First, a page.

In short, the Chilean electorate opted – albeit by a slim margin – to follow the same path taken in the vote on the Constituent Assembly a few months ago. The newly elected president – promptly congratulated by his opponent and outgoing president Sebastián Piñera – reiterated this stance in his first remarks : “My daily commitment is to protect democracy in neighbourhoods, keeping a foot in the streets, because La Moneda palace belongs to the people, and social organisations must play a leading role.”
However, this is no guarantee that the new president’s road ahead will be smooth. First of all, he will have to dispel doubts about his reformist outlook.
“Boric has previously voiced support for Maduro’s Venezuelan government,” recalls Franco Gaviria. Moreover, “the political, social and economic situation is extremely complex, not least because of the pandemic. In any case, Boric will have to scale down his proposal and negotiate with a parliament where he has no definite majority.”
The underlying situation is one of extreme polarisation, confirmed in the runoff, with Kast winning in many suburban areas of the country.
This trend is common throughout the continent: “It’ s the result of political discredit in Latin America and elsewhere. People are not voting for, but against the candidate they don’t want.”
The Church asks for broad “avenues of dialogue.” At any rate, Chile is turning over a new leaf, and the fact that voter turnout was higher than a month ago is a positive sign. In the run-up to the elections, the Church had urged people to cast their vote. It was the invitation of the Bishops’ Conference, reiterated emphatically by some bishops, such as Msgr. Fernando Chomali, archbishop of Concepción, saying it was a “delicate yet interesting moment”, and Msgr. Luis Infanti della Mora, bishop of the apostolic vicariate of Aysén, who pointed out: “Power is not only about the economic dimension.”
He thus highlighted the need to listen to the voice of civil society, which is calling for social policies tailored to the needs of the weakest.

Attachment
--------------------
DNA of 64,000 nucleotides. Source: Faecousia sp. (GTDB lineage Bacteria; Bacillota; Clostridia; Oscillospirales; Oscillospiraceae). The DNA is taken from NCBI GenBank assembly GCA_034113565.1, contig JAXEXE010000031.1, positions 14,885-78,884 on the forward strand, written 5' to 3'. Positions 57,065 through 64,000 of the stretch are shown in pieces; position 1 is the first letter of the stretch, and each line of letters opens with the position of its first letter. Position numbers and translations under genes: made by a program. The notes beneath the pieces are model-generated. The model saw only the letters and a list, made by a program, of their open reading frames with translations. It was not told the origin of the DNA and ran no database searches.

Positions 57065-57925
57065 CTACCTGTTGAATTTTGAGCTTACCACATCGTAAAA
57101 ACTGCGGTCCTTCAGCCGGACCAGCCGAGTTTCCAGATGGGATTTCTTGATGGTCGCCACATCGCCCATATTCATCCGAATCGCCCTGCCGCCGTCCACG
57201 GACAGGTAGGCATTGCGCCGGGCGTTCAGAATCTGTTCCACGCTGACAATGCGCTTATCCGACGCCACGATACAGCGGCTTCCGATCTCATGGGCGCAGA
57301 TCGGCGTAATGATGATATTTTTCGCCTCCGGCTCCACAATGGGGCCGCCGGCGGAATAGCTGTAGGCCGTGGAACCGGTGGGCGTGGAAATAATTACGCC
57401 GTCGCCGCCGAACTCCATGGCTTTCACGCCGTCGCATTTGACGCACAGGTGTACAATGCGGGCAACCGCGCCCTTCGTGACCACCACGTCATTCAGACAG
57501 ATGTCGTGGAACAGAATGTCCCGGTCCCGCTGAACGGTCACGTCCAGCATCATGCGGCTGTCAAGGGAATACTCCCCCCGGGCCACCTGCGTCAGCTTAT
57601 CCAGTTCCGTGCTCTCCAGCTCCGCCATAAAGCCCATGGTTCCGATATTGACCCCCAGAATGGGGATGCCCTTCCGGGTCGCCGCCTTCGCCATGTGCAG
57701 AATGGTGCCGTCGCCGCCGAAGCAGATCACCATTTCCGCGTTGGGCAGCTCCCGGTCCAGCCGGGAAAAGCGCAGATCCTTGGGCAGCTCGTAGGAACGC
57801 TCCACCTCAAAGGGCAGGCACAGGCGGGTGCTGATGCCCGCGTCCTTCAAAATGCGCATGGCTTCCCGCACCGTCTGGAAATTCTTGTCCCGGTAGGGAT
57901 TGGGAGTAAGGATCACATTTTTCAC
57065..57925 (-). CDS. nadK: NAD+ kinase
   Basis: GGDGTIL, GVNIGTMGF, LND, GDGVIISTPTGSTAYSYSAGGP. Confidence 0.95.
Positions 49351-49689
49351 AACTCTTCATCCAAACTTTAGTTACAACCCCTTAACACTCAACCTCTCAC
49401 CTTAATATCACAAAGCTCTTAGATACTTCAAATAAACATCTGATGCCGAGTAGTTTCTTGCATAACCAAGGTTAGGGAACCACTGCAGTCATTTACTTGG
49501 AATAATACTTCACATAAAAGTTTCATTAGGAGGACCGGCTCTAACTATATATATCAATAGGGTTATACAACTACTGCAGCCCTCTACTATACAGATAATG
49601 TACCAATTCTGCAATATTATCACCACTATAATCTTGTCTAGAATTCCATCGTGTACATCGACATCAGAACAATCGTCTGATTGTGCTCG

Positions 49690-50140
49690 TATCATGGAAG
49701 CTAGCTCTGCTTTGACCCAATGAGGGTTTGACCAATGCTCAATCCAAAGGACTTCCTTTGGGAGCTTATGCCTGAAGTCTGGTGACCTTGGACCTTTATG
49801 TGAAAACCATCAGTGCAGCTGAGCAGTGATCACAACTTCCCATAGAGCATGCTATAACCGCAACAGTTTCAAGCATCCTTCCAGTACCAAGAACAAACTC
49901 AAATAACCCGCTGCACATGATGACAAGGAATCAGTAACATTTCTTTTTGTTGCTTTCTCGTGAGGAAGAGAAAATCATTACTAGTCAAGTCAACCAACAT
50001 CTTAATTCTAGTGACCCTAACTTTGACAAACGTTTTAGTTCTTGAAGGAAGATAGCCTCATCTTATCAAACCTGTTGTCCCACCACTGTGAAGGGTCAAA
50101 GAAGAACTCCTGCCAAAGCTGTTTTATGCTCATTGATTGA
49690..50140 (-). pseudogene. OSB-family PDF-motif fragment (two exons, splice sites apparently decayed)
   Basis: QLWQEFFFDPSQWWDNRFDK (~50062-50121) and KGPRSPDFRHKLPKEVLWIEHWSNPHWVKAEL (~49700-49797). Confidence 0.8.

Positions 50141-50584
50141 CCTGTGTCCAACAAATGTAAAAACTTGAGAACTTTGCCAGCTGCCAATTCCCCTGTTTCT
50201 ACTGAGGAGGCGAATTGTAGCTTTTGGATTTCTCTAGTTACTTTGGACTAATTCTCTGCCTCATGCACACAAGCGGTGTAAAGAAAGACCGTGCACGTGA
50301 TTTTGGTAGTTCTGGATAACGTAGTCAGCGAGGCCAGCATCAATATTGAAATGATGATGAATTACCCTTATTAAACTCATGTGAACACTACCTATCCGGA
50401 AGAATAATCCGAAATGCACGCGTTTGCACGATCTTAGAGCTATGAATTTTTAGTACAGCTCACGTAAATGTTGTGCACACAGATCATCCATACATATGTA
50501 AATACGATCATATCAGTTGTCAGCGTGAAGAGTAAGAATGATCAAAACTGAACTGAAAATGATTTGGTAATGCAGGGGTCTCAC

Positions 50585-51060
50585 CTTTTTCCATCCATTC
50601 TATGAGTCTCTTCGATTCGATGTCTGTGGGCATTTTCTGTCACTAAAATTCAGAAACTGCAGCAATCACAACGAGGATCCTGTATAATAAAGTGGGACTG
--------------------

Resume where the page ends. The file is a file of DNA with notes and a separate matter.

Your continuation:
“It’s the failure of the Chicago boys’ free-market paradigm”, remarked human rights expert Cristiano Morsolin, according to whom,
“as Msgr. Infanti says, a new challenge lies ahead, with Pope Francis’ ‘three T’s’ – Tierra, Techo e Trabajo (land, home and work) – and the fight against poverty as its underlying theme.”
The requests made by the Bishops’ Conference to the new president on the eve of the elections remain valid:
“We ask him to govern for all Chileans, seeking avenues of dialogue, understanding, justice and fraternity.”
These words were reiterated in the message sent to the new President by the Bishops’ Conference immediately in the early evening: “The country has cast a vote of confidence in you and entrusts you with a great mission, bound to guide the destiny of our country as its leading authority and first servant”. For its part, “the Chilean Church will continue to offer her contribution, through her particular mission, towards the development of a more just and fraternal humanity, where especially the poor and those suffering are respected in their dignity. You can rely on our support and our prayers, and on the contribution of our pastoral ministry, which we will always carry out with due respect for the democratic order of our country and its legitimately elected dignitaries.”
*journalist, “La vita del popolo”